The hadith scholars focused on the purpose and meaning of this hadith and the beauty of Allah responding to the worshipper. They did not delve into the theological implications of the divine acts implied. We, too, should benefit from knowing that Allah hears our recitation line by line and focus on the fact that His good pleasure and appreciation accompany it.
Imam Munawi says while commenting on this narration:
“Some of the Knowers of Allah [Al-‘arifin] said, ‘…the Divine Reality (Allah) is not discoursed with (by the servant) through pronounced words, but rather through the presence of heart…” [Munawi, Fayd al Qadir]
Hence, we too should not be focusing on the idea of our words discoursing with Allah, but our very being and spiritual state of presence with Allah “speaks” more. So if our calling out to Allah with our state is beyond our words, then what of Allah’s response to us? Even the realization that we have been told Allah responds should fill us with love and reverence. Imam Zurqani comments on this hadith, saying,
“Some of the Sufis said, ‘And who is ‘the servant’ really, such that Allah Most High said, ‘The servant says such-and-such’ so Allah says such-and-such’ [ie. how do we deserve that?] If it were not for the divine concern and lordly largesse, there would never be a sharing in this intimate discourse [between Allah and us].” [Zurqani, Sharh al Muwatta]
Finally, the great scholar Shah Waliullah Dihlawi was quoted to have said in the commentary of this hadith, “The essence of prayer is the presence of the heart with Allah, which the Prophet (Allah bless him and give him peace)] alluded to by saying, ‘Spiritual excellence [ihsan] is that you worship Allah as though you see Him, and if you don’t see Him, then indeed He sees you.’ Then [the hadith mentioned above of Allah responding to the servant in each line of the Fatiha] shows us how to train our soul to do that [ie. worship “as though we see Him”]… and it is an instruction to realize the divine responses in every phrase recited, for it makes [the servant] become alert with presence of heart in a great way.” [Usmani, Fath al Mulhim]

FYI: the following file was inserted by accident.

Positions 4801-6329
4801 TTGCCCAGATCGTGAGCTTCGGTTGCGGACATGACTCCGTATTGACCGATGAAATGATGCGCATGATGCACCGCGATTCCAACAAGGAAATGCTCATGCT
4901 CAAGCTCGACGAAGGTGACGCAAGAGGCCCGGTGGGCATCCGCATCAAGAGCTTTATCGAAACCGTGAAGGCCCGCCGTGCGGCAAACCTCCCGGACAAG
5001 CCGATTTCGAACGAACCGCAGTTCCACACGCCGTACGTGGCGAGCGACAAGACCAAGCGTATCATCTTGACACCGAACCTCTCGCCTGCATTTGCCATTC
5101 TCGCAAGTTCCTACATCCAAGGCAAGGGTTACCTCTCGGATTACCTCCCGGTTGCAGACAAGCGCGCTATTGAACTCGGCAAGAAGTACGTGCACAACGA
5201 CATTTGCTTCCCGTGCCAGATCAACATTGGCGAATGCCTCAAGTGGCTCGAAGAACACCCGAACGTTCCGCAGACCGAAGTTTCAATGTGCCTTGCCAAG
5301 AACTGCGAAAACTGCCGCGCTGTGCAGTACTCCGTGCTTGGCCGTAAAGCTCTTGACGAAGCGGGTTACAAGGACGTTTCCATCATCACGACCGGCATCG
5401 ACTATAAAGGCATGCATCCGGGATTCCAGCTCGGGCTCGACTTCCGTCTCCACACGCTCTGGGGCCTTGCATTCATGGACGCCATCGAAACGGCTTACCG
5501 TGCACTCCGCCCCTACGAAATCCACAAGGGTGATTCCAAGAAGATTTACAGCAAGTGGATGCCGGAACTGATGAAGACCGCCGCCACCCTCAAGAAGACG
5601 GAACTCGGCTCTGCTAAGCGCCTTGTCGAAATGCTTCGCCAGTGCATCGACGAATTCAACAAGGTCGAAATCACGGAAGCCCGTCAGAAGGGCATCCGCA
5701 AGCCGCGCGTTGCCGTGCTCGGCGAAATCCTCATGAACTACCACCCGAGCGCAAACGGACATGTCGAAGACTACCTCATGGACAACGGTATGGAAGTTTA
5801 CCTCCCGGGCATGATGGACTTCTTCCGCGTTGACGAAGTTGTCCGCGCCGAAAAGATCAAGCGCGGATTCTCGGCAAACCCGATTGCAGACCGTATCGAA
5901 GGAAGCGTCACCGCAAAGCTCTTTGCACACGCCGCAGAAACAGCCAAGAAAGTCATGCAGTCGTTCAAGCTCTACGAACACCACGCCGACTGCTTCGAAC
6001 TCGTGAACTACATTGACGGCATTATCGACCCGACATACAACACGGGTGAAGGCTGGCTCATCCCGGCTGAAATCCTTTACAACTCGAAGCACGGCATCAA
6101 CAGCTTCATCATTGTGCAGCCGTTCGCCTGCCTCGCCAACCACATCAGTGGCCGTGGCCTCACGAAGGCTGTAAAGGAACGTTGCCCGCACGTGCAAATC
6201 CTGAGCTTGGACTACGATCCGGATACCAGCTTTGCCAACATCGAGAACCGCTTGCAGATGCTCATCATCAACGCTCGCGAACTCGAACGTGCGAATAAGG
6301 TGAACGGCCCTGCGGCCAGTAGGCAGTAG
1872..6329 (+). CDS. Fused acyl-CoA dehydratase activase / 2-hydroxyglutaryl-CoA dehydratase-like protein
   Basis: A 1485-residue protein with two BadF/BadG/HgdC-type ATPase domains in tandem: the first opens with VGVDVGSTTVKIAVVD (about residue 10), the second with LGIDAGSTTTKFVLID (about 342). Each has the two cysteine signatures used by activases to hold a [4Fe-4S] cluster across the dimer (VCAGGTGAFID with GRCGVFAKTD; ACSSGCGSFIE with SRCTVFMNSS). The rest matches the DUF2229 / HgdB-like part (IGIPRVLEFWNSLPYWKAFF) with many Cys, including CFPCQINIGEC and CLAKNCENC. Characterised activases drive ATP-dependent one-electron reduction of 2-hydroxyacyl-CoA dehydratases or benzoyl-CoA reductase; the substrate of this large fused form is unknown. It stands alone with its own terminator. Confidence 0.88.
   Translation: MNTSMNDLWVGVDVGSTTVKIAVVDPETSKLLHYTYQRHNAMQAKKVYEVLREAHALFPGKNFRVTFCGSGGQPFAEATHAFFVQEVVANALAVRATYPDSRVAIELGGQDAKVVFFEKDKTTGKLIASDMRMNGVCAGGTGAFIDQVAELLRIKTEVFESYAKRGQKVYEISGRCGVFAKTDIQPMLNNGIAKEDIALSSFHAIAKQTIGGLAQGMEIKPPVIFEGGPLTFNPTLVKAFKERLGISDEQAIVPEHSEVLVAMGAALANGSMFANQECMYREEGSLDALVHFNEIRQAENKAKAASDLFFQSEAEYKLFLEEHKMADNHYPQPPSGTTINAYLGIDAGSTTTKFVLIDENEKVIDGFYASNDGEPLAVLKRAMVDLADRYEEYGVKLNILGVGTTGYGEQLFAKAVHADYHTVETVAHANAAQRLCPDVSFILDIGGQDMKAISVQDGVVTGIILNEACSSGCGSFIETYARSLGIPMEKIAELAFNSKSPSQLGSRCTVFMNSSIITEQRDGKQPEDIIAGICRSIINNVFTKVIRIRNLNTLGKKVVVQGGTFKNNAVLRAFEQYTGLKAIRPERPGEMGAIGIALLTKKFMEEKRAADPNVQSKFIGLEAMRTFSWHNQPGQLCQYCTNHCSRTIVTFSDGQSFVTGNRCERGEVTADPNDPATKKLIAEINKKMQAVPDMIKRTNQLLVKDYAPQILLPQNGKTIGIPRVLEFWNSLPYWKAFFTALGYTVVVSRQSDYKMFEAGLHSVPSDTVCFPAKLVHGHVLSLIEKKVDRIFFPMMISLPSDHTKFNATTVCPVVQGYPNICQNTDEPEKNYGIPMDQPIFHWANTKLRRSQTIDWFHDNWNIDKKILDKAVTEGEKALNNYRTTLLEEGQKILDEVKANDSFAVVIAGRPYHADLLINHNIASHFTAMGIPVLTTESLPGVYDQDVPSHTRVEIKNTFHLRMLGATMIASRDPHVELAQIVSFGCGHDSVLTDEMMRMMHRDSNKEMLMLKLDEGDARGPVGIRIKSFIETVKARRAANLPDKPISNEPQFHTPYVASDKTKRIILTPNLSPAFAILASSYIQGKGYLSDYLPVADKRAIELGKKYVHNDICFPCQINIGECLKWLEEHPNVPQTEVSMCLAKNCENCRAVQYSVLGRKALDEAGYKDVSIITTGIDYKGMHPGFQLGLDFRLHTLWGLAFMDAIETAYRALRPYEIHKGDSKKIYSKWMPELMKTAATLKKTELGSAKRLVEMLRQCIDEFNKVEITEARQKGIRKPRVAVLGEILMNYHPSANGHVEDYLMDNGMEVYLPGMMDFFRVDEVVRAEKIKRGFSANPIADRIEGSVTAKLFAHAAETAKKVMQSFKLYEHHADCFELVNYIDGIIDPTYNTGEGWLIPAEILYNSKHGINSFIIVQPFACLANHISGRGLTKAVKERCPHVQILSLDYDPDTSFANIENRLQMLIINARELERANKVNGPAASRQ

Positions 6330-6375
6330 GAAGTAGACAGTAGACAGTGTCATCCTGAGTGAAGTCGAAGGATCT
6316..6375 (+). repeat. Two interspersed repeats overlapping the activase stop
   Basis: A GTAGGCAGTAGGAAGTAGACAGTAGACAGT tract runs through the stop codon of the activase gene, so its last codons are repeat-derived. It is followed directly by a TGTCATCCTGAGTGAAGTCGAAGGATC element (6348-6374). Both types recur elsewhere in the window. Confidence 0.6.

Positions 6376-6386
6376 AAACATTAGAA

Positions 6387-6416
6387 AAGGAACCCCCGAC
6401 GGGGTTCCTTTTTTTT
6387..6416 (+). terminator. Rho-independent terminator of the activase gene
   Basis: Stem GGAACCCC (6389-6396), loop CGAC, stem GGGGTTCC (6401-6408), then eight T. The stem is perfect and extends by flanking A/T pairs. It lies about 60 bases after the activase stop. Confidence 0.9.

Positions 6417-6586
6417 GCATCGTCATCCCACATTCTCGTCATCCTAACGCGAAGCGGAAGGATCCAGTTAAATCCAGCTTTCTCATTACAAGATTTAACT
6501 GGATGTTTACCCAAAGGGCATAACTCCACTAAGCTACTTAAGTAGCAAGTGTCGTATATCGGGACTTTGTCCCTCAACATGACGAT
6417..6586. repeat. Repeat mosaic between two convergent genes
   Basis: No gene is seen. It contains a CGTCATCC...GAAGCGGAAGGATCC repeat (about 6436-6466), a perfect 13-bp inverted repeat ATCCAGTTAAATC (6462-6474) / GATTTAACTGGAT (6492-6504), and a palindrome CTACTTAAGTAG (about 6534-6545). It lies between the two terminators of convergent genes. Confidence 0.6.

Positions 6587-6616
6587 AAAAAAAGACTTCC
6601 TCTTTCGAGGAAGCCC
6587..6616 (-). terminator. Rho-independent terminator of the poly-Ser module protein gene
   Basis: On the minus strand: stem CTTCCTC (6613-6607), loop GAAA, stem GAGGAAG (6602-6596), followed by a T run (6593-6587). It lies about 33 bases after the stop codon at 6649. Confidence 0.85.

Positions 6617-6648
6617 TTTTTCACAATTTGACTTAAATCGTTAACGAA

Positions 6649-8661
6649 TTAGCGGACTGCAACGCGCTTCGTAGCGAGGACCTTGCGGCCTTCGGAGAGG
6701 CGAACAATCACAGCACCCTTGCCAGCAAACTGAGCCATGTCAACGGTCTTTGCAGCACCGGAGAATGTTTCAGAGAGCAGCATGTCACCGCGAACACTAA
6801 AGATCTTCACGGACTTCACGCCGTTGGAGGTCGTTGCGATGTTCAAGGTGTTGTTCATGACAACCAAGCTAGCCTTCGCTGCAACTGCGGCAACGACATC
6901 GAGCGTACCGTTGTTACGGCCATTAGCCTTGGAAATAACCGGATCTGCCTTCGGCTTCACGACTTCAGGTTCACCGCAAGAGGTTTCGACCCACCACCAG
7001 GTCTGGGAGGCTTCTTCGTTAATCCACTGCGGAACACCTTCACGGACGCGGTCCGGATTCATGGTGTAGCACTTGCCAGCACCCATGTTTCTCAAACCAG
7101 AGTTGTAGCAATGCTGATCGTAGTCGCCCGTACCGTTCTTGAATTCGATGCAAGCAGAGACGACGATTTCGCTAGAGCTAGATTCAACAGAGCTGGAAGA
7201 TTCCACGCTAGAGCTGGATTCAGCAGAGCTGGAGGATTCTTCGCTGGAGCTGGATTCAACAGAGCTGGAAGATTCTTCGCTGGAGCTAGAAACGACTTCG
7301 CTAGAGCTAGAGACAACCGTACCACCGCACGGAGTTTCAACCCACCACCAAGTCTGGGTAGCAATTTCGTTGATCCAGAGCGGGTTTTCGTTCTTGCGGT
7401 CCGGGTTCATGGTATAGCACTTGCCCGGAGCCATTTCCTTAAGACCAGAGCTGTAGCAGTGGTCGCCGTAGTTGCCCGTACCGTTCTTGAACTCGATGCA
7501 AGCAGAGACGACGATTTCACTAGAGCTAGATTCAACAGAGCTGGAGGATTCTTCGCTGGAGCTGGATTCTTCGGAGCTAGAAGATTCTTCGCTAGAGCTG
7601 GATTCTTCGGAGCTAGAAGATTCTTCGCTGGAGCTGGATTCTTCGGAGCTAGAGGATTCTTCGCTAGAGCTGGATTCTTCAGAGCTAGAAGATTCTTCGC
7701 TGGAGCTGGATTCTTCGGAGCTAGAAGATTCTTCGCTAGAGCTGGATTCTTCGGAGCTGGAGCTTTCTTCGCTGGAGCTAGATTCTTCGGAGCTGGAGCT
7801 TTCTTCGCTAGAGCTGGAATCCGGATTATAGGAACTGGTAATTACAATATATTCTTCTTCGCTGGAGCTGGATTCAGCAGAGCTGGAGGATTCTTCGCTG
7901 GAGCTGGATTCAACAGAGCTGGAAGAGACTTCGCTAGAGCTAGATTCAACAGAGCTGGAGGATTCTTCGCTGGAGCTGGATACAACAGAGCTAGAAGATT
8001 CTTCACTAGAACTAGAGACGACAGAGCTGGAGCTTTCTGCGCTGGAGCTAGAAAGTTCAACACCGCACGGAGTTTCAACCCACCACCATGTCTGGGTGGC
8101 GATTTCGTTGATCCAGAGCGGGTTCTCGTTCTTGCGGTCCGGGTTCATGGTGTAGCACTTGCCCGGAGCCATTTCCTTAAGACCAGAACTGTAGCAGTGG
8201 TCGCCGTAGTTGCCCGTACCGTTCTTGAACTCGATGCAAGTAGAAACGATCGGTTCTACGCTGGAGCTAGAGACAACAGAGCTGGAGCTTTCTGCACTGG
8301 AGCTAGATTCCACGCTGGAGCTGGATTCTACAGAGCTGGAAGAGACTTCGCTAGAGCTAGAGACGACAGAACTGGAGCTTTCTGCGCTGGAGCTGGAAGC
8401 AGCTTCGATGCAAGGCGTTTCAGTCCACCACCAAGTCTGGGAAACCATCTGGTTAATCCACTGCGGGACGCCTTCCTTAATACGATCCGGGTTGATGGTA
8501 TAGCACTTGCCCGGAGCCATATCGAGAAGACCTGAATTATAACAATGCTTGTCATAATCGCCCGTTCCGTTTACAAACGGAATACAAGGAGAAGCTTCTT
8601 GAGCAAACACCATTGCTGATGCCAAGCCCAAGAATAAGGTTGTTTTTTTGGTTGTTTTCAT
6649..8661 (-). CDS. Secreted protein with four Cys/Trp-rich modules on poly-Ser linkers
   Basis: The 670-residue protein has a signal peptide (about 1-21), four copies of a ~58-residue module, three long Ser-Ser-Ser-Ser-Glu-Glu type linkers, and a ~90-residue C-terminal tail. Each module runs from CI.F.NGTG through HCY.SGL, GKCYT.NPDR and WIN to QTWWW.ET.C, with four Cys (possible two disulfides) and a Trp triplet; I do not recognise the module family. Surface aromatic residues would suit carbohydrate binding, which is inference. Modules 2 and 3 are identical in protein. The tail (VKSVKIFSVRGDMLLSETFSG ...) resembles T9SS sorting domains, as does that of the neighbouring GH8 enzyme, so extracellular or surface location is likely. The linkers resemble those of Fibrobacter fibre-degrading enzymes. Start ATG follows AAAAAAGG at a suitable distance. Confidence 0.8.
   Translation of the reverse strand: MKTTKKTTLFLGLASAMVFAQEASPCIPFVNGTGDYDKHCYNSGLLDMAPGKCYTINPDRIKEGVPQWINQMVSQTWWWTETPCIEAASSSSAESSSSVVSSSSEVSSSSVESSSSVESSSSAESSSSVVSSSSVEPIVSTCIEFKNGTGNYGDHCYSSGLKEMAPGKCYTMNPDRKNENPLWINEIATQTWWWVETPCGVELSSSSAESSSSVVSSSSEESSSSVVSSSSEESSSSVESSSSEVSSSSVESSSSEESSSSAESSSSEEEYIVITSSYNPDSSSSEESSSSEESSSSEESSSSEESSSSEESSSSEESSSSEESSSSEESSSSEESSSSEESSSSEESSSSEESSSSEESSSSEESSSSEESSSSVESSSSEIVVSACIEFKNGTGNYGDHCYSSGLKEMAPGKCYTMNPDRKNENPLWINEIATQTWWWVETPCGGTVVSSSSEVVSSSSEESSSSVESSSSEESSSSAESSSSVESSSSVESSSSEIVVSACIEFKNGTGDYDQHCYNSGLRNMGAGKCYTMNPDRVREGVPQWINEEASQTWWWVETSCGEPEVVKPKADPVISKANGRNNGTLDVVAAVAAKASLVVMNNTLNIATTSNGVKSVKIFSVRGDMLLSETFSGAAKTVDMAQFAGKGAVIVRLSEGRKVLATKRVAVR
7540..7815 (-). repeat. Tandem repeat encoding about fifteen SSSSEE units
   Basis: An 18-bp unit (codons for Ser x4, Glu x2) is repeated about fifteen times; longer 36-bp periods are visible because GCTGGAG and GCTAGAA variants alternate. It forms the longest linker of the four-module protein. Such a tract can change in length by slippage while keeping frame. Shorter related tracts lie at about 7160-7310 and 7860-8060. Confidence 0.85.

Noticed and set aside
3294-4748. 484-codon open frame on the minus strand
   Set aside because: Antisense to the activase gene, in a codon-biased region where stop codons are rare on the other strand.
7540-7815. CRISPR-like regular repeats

[Shaykh] Abdullah Anik Misra
Checked and Approved by Shaykh Abdul-Rahim Reasat
Shaykh Abdullah Misra was born in Toronto, Canada, in 1983. His family hails from India, and he was raised in the Hindu tradition. He embraced Islam in 2001 while at the University of Toronto, from where he completed a Bachelor of Business Administration. He then traveled overseas in 2005 to study the Arabic language and Islamic sciences in Tarim, Yemen, for some time, as well as Darul Uloom in Trinidad, West Indies. He spent 12 years in Amman, Jordan, where he focused on Islamic Law, Theology, Hadith Sciences, Prophetic Biography, and Islamic Spirituality while also working at the Qasid Arabic Institute as Director of Programs. He holds a BA in Islamic Studies (Alimiyya, Darul Uloom) and authorization in the six authentic books of Hadith and is currently pursuing specialized training in issuing Islamic legal verdicts (ifta’). He holds a certificate in Counselling and often works with new Muslims and those struggling with religious OCD. He is an instructor and researcher in Sacred Law and Theology with the SeekersGuidance The Global Islamic Seminary. Currently, He resides in the Greater Toronto Area with his wife and children. His personal interests include Indian history, comparative religion, English singing, and poetry.